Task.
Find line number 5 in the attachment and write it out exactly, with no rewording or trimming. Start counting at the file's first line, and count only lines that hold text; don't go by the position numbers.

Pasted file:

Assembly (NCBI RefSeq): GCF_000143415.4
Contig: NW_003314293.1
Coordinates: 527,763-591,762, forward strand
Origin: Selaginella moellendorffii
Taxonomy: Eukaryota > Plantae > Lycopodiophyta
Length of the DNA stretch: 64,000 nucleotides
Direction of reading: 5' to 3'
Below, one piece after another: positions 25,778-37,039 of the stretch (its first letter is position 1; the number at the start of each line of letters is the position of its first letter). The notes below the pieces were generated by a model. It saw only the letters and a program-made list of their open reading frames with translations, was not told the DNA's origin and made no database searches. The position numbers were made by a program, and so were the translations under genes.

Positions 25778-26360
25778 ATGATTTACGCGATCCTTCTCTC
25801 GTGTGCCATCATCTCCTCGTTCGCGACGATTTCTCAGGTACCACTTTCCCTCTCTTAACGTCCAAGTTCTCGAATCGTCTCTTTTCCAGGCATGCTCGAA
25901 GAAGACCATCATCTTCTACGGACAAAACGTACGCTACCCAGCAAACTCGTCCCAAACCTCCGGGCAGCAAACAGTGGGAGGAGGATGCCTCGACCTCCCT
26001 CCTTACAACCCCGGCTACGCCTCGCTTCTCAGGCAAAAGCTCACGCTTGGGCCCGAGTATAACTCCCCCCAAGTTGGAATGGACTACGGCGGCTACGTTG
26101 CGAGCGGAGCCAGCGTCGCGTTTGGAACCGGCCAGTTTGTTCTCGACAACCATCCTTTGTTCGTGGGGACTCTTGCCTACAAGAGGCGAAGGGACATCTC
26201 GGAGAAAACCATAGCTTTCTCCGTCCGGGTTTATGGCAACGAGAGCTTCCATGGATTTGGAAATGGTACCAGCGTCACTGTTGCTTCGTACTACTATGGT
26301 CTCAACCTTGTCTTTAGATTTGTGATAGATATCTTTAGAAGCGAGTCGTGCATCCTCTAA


Taxonomy: Eukaryota > Plantae > Lycopodiophyta